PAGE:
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rectification was relegated to “the dim and distant future.”
Meanwhile, little occurred in the practical management of the Trust that requires particular notice. In 1821, it was ordered that letters be sent to those clergymen who had not furnished their returns for 1820. The number of Bibles distributed was slightly increased. In 1826 it was reported that 1,315 Bibles, 1,578 Catechisms, and 132 of “ Crossman's Introduction
were sent out; and it was ordered that the Bibles were to be bound with two brass clasps. The solicitor of the trustees, Mr. Moses Hoper, gave place to Messrs. J. & H. M. Boodle, of Brook Street, London, who delivered to them a schedule of the deeds and papers which they had received (June 28th, 1832), a copy of which is preserved in the Minute Book of the Trust, though most of the deeds and papers no longer exist, or are in other hands.
AN EXCEPTION TO THE RULE, 1842.
“ Probably the only exception to this perversion is in the case of those Bibles specially left to Swaledale, where vigorous remonstrance has maintained an adherence to the original terms of the Founder."
At a meeting of the trustees held at the Earl of Kinnoul's, July 18th, 1842, when only the Earl and the Right Hon.
Hon. Thomas James Harley, Lord Rodney (Treasurer), were present, it was reported by the newly appointed secretary, Deodatus Eaton, that “twenty Bibles had for the last three years fallen into the hands of the Rev. John Boyd an Independent minister at Feetham, in Swaledale," and it was ordered that “they should be sent to the Rev. E. P. Luscombe, appointed and doing duty at an Episcopal Chapel recently erected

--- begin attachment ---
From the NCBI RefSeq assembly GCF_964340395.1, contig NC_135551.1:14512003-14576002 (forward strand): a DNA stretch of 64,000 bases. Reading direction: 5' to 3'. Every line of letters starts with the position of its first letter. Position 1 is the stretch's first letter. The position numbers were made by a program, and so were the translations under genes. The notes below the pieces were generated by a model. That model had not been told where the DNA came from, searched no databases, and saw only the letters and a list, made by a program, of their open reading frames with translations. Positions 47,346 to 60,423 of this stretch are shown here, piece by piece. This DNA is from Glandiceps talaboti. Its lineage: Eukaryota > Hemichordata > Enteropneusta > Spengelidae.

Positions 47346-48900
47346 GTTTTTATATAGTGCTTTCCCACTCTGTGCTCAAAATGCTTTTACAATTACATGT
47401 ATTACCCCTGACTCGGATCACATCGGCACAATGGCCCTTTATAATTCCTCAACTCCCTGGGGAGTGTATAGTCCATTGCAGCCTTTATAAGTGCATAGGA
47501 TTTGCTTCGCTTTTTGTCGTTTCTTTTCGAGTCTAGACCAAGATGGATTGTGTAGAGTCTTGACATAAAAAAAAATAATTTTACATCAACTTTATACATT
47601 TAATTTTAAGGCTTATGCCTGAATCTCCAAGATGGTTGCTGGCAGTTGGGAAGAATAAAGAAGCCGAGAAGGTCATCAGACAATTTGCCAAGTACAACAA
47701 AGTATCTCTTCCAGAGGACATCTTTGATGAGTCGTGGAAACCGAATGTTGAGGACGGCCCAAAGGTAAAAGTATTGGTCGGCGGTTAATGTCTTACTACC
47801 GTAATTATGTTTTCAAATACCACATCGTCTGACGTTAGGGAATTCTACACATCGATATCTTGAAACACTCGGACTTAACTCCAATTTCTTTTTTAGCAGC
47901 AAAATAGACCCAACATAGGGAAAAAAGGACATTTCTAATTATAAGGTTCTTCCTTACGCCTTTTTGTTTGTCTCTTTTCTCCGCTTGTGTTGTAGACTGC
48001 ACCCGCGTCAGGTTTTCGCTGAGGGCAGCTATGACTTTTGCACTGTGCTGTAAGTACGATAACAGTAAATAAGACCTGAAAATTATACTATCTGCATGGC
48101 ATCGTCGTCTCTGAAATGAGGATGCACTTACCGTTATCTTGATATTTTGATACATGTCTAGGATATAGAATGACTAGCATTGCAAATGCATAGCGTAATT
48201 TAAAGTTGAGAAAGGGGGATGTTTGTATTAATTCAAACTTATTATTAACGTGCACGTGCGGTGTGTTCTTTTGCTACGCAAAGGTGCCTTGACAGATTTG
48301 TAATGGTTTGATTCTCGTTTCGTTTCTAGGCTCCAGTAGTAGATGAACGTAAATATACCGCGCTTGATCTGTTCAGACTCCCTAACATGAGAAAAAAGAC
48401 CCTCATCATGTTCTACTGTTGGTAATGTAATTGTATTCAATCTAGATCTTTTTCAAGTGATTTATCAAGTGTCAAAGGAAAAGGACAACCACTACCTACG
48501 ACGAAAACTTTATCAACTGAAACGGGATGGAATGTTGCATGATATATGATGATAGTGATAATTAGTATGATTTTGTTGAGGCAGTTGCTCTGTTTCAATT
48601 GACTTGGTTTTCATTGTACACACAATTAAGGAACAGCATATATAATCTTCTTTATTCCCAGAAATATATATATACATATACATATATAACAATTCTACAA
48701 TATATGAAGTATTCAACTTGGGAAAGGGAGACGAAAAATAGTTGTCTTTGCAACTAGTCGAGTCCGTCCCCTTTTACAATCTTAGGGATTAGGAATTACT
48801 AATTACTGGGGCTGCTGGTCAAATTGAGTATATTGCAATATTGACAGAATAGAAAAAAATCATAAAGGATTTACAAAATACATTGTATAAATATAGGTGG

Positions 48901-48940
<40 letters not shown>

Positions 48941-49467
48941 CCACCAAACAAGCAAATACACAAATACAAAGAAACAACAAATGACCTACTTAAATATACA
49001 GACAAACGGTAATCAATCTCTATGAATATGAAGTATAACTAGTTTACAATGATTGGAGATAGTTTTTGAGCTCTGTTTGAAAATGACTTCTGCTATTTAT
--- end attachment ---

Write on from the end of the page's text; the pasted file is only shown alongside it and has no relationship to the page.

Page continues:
at Melbecks, in the Manor of Feetham.” At a subsequent meeting, held August 28th, 1843, it was stated that “it appearing by a Petition from the minister and congregation of Smarber Hall Chapel, at Low Row, in the Manor of Feetham, that the said chapel was founded and endowed by Lord Wharton himself, and that a grant of Bibles, &c., had been received by them for a very long period before the present Episcopal Chapel was built at Melbecks," it was resolved that ten Bibles, twelve Catechisms, and one “Crossman's " be sent to the Rev. J. Boyd, and the like number to the minister of the Episcopal Chapel. Twelve months later (October 2nd, 1844) it was “ordered that inquiry be made of the Rev. John Boyd, whether he duly distributed the Catechisms as required by the Letter of Instruction'”; and with his reply, which was said to be in the affirmative, the trustees "expressed themselves satisfied.”